When news reports appear about the relationship between Dutch universities and large accounting and consulting firms, this is actually not good news at all. Last Sunday happened again: news hour I mentioned that Erasmus University has not only agreed to a complete waiver of the research obligations of former Prime Minister Jean-Peter Balkenende, our former Prime Minister, but that the university – and above all else – has also had to pay an EY accountant to use Balkenende’s services.
It was also recently reported that when the EY Professor was appointed to my employer, there was uncertainty about the funding of the chair. University magazines folia And mare She later published articles about accounting and consulting firms trying to influence research at universities. University boards insist on the “synergistic” relationship between universities and Zuidas offices, while this relationship is best described as “parasitic”.
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As an outsider, you might think: Why do universities like to work with these offices when there is so much trouble? The answer college boards often formulate is that these large corporations have a tremendous amount of knowledge about how law and politics work. On the ground†By working together, mutual benefits – oops: synergy – can be created. This is called staying in touch with the professional field. Such an answer may seem a bit vague and unclear.
As a “knowledgeable person”, a faculty member who loves to collaborate with these offices, I also have trouble seeing beyond the vagueness of known justifications for cooperation. What we see is systematic question marks about the autonomy of university employees who are funded by Zuidas and/or work partly for Zuidas. The reason many of my colleagues and I take this very seriously is that we can only do our job as academics if the independence and integrity of academia is not in question. This independence is exactly what makes the university a unique institution.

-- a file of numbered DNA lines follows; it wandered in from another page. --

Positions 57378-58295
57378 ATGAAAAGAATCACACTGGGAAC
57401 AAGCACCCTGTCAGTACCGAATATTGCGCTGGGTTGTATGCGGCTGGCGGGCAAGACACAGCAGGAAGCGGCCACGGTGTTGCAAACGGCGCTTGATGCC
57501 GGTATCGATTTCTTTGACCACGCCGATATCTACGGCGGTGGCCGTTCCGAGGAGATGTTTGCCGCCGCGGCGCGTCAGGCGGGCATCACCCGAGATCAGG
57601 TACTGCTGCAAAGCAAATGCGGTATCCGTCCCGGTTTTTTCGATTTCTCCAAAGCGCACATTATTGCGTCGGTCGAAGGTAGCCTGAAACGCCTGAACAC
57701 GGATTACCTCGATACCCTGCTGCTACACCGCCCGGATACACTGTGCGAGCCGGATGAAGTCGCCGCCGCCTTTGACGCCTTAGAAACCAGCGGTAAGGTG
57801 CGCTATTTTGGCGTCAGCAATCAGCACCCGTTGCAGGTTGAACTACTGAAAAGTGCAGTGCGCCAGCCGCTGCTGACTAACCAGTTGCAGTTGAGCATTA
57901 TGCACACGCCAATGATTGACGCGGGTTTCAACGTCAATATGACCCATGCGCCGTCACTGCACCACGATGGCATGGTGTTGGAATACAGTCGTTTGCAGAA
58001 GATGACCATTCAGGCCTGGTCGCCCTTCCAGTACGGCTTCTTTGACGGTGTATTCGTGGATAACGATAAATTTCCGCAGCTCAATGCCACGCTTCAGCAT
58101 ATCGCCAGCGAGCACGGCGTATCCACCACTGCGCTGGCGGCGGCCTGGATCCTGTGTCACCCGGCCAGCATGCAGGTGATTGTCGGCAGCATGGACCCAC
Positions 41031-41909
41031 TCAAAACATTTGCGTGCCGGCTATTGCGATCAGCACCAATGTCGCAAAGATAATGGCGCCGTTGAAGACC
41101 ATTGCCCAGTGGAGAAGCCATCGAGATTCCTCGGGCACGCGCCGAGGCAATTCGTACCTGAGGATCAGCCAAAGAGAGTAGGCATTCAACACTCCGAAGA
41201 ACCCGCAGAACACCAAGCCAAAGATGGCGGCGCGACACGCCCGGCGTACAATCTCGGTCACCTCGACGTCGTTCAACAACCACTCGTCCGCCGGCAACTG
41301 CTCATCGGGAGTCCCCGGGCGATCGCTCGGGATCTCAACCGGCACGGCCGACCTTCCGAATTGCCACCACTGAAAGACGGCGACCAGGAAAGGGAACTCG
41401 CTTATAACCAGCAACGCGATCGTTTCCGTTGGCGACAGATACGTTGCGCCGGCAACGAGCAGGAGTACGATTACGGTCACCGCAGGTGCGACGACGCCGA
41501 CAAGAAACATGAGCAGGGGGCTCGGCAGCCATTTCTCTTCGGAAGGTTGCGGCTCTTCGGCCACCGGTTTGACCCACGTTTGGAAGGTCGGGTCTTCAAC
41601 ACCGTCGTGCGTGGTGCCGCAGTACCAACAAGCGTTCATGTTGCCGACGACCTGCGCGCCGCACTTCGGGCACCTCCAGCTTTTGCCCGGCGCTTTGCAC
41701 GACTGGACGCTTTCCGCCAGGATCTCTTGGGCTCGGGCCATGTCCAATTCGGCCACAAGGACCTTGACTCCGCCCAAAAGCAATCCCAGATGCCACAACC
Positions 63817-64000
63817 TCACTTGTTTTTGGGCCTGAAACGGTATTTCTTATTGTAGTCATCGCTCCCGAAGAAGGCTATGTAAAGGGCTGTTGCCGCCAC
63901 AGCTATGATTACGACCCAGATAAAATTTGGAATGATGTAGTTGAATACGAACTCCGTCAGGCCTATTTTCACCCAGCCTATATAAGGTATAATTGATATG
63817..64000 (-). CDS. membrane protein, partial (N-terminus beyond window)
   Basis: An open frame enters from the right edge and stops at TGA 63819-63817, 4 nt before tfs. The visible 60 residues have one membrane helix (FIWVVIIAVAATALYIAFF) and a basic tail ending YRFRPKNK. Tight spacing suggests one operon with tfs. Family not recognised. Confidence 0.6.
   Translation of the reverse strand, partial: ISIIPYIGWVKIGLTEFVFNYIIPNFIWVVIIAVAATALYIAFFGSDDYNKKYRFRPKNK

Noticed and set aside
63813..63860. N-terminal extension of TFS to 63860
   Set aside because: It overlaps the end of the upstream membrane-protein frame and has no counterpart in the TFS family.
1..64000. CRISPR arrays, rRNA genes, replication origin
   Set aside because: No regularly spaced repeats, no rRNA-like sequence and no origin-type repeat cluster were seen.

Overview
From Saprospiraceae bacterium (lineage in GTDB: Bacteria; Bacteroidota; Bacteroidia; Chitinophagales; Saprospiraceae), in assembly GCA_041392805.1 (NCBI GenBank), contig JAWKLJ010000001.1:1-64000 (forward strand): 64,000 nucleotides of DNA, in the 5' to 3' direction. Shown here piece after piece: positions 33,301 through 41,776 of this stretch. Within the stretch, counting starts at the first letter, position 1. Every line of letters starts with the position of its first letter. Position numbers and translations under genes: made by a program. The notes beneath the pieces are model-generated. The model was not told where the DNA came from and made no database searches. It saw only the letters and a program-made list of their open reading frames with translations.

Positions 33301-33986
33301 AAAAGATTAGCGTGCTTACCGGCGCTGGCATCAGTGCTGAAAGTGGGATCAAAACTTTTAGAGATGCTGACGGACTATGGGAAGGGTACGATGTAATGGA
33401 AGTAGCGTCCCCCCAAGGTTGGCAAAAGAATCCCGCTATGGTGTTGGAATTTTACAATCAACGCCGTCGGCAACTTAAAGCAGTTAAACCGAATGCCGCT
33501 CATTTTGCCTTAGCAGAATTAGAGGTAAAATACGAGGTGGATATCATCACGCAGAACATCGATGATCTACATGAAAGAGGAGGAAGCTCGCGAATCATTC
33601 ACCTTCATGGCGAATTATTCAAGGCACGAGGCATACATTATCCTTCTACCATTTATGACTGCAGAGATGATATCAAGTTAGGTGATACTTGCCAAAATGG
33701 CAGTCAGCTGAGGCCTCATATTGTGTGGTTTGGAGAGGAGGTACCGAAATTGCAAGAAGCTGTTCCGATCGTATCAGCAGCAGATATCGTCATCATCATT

From the point of view of the Zuidas offices, it is quite understandable that they would like to cooperate with the universities. After all, universities do have a unique kind of scarce capital – apologies for the term flat capitalism – to which the Zuids themselves do not have direct access: the prestige and prestige of academic research. This prestige and prestige does not arise solely from the fact that quality research is done in universities. Private research institutes, such as Microsoft Research, also have brilliant scientists who do great research. No, academic standing and prestige also stem from the independence of academic research, rooted in rules and principles.
This situation cannot be replicated outside the academic world, because it is rooted in the academic world. in cover news hour So it is seen that companies like EY are very transparent about their goals. EY wants to hire ten EY professors to work in the Netherlands, so that the accountant’s academic standing will reflect, and thus increase the market value of its staff and advisory services.
The fact that this relationship between large consulting firms, accounting firms and universities has a parasitic advantage is partly due to this: large Zuidas offices are unloading exactly the same commodity due to their acquisition of the rare commodity they are looking for. With every collaboration and with every scandal (ambiguity about funding, impact on research), our academic independence gets a little more mysterious to the outside world. After all, I now work for a college that has questionable ties to Zuidas and I have to answer questions about it, while I never work with these parties.
Because universities have existed for centuries as independent research institutes, a great deal of academic “capital” has been built up. So large Zuidas offices can continue to pursue collaborations that at the same time affect what has been allocated as well. But there comes a time when universities are so confined to the commercial sector that the university loses its special status, because it is no longer independent.
Finally, therefore, I would like to call on all my colleagues and especially the university boards: stop the non-monetary courtship with Zuidas before it is too late. Our unique academy “capital” will eventually run out.
Marine Sachs Postdoctoral researcher at the Institute of Information Law at the University of Amsterdam.